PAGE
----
What Can I Do with a Master's Degree in Educational Psychology?
Educational psychology explores topics such as the ways that humans learn. Read on to learn about positions you could qualify for upon earning a master's degree in this field, and explore their typical job duties. Schools offering Educational Psychology degrees can also be found in these popular choices.
Overview of the Educational Psychology Field
Professionals in the educational psychology field study how learning happens and find ways to facilitate the education process. The information that educational psychologists discover is not limited to application in schools; educational psychologists sometimes dedicate themselves to creating instructional methods for adults in the workplace. If this interests you, you could study the ways motivation and goals affect learning. You might also create methods that help teachers overcome learning obstacles or improve assessment systems, depending on your interests.
Important Facts About This Occupational Field
|Median Salary (2014)||$68,900 for all clinical, counseling and school psychologists|
|Job Outlook (2012-2022)||12% for all psychologists|
|Key Skills||Active listening, reading, verbal and written communication, interpersonal skills|
|Similar Occupations||Anthropologist, mental health counselor, social worker, special education teachers|
Source: US Bureau of Labor Statistics
Jobs for Master's Degree-Holders
The focus of your master's degree program will help determine the types of jobs for which you'll be eligible. If you enter a program that deals largely with education, you'll probably be prepared to work for a school system. If you choose a program with a focus on psychology or theoretical applications, you might be better suited for a research career. Keep in mind that to be a practicing psychologist in any setting, such as a school, you must hold a license to practice in your state.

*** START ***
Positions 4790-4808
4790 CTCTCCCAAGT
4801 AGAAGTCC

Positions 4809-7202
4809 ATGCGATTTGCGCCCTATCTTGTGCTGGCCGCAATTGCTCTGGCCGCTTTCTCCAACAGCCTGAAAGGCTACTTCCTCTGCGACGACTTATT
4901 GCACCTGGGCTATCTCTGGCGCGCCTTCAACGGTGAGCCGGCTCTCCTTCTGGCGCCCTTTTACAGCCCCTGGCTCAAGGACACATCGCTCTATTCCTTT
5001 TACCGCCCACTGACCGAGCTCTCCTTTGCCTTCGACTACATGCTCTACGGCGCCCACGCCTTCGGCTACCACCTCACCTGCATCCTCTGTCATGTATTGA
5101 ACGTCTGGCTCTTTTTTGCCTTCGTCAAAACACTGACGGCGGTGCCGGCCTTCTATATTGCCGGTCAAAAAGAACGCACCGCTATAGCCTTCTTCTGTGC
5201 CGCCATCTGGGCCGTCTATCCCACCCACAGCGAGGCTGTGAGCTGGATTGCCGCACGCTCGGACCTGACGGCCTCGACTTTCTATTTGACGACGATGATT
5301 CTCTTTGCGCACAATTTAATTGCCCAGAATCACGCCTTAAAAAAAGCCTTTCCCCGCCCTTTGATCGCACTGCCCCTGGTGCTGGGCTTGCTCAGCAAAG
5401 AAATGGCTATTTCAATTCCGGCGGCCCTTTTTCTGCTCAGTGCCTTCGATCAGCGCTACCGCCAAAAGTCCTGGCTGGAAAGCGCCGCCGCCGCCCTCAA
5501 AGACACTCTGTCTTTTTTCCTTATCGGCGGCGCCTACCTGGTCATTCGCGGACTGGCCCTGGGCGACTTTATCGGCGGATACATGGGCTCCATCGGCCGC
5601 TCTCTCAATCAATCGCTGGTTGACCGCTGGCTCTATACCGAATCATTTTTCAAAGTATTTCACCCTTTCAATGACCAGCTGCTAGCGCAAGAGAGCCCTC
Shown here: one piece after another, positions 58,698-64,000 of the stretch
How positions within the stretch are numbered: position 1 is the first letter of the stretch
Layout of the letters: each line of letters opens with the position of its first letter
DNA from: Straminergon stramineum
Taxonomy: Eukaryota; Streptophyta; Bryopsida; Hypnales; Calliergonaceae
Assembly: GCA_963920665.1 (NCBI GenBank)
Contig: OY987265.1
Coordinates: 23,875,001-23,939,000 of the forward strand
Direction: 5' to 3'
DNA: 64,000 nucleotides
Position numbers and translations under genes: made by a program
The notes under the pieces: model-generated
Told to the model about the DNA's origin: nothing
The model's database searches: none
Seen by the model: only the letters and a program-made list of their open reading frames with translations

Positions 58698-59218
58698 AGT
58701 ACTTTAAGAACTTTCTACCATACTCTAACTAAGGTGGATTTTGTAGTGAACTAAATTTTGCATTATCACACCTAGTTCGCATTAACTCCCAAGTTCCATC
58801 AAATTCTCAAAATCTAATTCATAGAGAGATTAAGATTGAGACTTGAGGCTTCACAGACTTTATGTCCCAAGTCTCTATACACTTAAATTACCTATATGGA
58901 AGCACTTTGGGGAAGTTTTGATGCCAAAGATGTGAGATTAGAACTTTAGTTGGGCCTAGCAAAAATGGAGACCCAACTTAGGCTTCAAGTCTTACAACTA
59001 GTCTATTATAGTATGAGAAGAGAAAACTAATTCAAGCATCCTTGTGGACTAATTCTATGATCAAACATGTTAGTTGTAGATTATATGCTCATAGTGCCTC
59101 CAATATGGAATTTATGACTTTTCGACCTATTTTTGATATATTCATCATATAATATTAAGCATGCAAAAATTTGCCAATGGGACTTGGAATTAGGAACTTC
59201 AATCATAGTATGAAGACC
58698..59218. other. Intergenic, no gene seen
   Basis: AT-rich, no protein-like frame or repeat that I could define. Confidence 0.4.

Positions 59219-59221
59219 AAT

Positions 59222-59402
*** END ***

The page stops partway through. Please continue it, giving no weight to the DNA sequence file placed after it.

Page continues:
As a school psychologist, you'll make the learning process easier for students. This often entails finding solutions for barriers to students' learning, such as social or emotional problems, behavioral issues and learning disorders. You might also work with parents, administrators and teachers to develop education plans for disabled or gifted students. According to the U.S. Bureau of Labor Statistics, some states require you to obtain an education specialist degree (Ed.S.) to become a school psychologist, while others will accept a master's degree in educational psychology (www.bls.gov).
Researchers make up a substantial portion of educational psychology professionals. Beyond simply studying how schoolchildren learn, these researchers study the learning process as it occurs at all stages of life. They might develop new methods of instruction or create training programs for government agencies and corporations. You may qualify for such research positions by earning a master's degree in educational psychology, although in some cases you'll be required to hold a Ph.D. in the field.
Beyond a Master's Degree
If you'd like to enlarge your career prospects, you might consider earning a Ph.D. in Educational Psychology. Employers often look for job candidates with this degree, because the educational psychology field is highly specialized. Possible jobs for Ph.D. holders include research positions for public and private organizations, administrative positions in the public school system or teaching positions in universities and colleges.
To continue researching, browse degree options below for course curriculum, prerequisites and financial aid information. Or, learn more about the subject by reading the related articles below: